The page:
School board should have listened
Small newspaper winner: Seguin Gazette
Seguin, Texas, is a two-newspaper town with an exceptionally large high school football scoreboard and a majority of new school board members.
It's all related.
The Seguin Gazette, a five-day newspaper with a daily circulation of 3,500, is the winner in the under-50,000 division of the 2017 Carmage Walls Commentary Prize. Editor and Publisher Jeff Fowler and Managing Editor Travis Webb won for a series of editorials and a column criticizing what they described as "extravagant" spending on the part of the members of the Seguin Independent School District board of trustees.
That would be the previous school board, because after the editorials ran the citizens of Seguin voted out the majority of the incumbent board members.
"All we did was pull back the curtain," said Fowler. "The residents of the community pretty much did the rest."
The entry focused on the board's attempt to buy the city's radio station and the other newspaper, The Seguin Daily News, a free-distribution tabloid with the same local ownership as the radio station. (The Gazette is part of Southern Newspapers Inc.)
While the board talked of giving students opportunities for media education, Webb and Fowler saw the move as a means of silencing the radio station in particular. And in a largely blue-collar and agricultural community of some 30,000 people, the expenditure was questionable at best.
When the board called a special meeting to discuss the purchase, hundreds of citizens turned out, even though it was noon on a workday. But none were allowed to speak.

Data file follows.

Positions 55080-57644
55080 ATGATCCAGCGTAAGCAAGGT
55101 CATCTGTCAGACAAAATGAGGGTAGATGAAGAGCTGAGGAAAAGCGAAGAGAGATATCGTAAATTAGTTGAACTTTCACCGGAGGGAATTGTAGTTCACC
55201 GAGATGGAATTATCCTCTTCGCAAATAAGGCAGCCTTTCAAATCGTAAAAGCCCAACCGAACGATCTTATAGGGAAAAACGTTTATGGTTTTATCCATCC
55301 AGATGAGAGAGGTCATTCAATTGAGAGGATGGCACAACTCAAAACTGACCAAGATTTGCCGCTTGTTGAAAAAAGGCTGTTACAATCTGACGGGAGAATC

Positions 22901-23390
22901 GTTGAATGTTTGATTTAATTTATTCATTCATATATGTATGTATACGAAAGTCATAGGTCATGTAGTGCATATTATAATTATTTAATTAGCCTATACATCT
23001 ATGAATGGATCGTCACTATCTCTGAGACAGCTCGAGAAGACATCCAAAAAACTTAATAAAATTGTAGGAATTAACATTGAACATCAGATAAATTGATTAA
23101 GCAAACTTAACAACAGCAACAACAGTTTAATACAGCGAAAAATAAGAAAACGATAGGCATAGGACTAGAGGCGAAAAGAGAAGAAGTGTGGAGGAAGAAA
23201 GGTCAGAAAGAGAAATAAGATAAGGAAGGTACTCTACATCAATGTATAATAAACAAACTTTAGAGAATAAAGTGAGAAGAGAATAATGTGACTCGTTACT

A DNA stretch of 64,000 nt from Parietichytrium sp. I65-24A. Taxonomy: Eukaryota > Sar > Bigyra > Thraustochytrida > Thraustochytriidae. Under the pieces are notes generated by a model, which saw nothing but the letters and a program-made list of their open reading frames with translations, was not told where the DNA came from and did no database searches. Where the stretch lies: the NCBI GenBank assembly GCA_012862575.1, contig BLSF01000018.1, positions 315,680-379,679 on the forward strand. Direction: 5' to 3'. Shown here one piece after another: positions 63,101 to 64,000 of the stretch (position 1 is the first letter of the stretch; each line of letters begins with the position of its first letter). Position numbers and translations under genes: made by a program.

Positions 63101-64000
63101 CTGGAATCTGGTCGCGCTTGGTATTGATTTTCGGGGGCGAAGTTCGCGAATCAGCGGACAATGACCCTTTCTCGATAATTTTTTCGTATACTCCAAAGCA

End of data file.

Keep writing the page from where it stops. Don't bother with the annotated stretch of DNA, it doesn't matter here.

"By choosing to prohibit public comment – even threatening to have Seguin Police Department officers remove the public – the board displayed a shameful unwillingness to listen to the voices of those who have entrusted them with positions of influence," the Gazette said.
The Gazette also questioned whether Seguin really needed to buy what the district said was the biggest public high school video scoreboard in the country, at a cost of $1.3 million. An editorial noted that in the same week the paper broke the story, another Texas school board was passing out Google Chromebooks for each freshman student.
The scoreboard stands, but the board did drop the plan to acquire the radio station and the other newspaper.
When election time came, the Gazette published an election guide in which each candidate was allowed to comment and answer questions.
"Some of the school board members took that as an opportunity to vilify us," said Webb. "Which we ran."
The only board members who weren't voted out were the ones who weren't up for re-election. "People liked to talk about the scoreboard. But the radio station, I think that made people actually do something," Webb said.
Judges in the small newspaper division said, "The judges chose this entry for its strong writing and record of clear success driving positive changes in the community. They especially noted Fowler and Webb's economical writing style that made very strong points with few words."
Said Fowler, "Even a small newspaper like us, we can energize the community. We can get people involved and we can make a difference."
Jane Nicholes is a freelance writer and editor based in Daphne, Ala. Reach her at email@example.com.